Tag Archives: short story collection

Book Review: The Raven’s Table by Christine Morgan

Collections are a notoriously hard sell in the publishing world, especially if you haven’t got the household name to back you, but sometimes you come across books that turn that notion on its head. Christine Morgan’s The Raven’s Table – Viking Stories is one such collection, with tales and saga-esque poetry set in the Norse world, it’s a feast of Vikings and thralls, gods and goddesses, curses and cults.

In my previous post I reviewed Neil Gaiman’s Norse Mythology which, despite its glorious cover, felt over-indulgent on the author’s part, and left me feeling… meh. The Raven’s Table does all the things Gaiman’s collection should have but didn’t. With each tale, Christine Morgan drops you into the character(s)’s world without preamble. There’s no over-explaining of the mythos ‒ it just is. It’s this type of storytelling that allows the reader to be fully immersed.

The Raven's Table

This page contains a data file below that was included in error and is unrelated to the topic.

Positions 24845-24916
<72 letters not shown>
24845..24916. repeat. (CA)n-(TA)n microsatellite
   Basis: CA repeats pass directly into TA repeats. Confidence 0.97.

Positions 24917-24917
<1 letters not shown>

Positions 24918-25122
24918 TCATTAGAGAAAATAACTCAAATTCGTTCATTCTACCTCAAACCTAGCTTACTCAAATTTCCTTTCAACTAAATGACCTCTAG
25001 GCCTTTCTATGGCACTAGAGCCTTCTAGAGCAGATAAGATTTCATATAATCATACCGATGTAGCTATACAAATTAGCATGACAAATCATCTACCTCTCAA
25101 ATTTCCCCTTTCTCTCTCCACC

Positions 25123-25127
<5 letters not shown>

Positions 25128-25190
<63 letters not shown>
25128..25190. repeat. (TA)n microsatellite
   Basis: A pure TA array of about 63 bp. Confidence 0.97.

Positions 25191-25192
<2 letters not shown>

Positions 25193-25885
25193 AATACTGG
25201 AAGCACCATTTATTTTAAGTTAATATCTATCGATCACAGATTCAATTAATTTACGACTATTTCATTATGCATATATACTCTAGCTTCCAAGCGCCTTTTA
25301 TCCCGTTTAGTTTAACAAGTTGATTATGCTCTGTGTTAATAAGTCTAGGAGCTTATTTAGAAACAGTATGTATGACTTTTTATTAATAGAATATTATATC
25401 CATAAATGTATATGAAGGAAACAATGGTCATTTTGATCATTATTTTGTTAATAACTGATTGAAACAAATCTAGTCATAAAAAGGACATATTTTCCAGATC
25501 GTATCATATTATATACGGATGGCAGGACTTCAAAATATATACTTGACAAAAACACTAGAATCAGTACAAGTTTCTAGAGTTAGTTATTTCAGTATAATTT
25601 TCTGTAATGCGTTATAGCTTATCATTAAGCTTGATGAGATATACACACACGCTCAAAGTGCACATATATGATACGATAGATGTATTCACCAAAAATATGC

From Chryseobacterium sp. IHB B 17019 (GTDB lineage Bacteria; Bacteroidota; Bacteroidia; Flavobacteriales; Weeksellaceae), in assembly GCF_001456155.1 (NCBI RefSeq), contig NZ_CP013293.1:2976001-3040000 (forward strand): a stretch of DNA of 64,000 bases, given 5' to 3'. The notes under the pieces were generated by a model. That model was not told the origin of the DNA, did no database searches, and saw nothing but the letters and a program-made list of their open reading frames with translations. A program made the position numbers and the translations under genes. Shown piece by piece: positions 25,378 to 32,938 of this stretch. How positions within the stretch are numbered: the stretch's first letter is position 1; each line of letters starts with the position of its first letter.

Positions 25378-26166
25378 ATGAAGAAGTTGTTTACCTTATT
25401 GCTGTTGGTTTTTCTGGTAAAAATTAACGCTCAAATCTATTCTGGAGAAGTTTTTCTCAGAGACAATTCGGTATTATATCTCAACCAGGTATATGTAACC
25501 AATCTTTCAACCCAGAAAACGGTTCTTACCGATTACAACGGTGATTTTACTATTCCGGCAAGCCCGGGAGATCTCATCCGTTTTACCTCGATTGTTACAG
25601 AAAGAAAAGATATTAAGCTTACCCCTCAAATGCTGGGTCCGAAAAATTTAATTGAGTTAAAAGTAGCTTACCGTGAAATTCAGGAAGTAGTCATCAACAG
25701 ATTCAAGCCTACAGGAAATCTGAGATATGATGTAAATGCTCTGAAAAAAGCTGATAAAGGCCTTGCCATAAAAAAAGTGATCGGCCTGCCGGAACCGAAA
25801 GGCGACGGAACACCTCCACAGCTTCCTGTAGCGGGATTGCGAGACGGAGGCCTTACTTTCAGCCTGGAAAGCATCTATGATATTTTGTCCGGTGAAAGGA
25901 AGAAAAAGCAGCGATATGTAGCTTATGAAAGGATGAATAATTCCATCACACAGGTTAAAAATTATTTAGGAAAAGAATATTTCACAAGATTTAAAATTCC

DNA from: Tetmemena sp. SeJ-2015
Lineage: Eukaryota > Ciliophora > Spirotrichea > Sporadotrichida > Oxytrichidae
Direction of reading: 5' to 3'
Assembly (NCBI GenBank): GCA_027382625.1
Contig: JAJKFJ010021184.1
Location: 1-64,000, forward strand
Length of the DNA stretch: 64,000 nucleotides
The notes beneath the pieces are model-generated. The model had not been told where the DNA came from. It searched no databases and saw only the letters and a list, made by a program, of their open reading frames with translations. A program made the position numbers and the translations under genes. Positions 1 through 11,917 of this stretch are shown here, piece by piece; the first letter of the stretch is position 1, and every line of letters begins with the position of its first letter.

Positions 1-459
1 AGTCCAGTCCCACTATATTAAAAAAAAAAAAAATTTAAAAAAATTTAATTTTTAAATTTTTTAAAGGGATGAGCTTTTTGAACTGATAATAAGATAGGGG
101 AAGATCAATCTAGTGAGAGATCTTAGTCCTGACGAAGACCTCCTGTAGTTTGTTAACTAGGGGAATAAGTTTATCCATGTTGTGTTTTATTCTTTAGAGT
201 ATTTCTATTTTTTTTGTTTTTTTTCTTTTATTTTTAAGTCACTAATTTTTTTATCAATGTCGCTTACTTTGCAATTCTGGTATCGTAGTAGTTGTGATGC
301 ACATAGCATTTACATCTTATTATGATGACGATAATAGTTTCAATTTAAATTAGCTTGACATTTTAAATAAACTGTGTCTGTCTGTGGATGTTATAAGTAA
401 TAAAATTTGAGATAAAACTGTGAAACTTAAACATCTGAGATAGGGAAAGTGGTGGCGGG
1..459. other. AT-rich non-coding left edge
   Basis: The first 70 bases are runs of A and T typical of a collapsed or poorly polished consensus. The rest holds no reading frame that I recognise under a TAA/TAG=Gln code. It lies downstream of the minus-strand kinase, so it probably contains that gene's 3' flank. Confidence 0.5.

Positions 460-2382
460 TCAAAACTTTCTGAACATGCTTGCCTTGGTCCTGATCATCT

The Raven’s Table has eighteen tales and poems within this collection, four of which are originals. Don’t let the ‘reprint’ status give you pause, though, as each story is a vicious delight of blood and gore, war and betrayal, monsters and mayhem. It’s clear from the first story that Morgan knows her mythos, giving the reader insight into the lesser-known aspects of the superstitions and rites of Norse mythology. There’s a depth to each of the tales that creates layers you don’t often see in storytelling, and boy does she nail her imagery.

Morgan takes poetic licence with her narrative, often melding stanzas in the form of storytelling by the characters within her tales, which only reinforces the saga-esque feel of the book. Morgan is the skald who has sat you around the fire, retelling the places she’s been, the things she’s seen, and giving warning to those who dare defy the gods.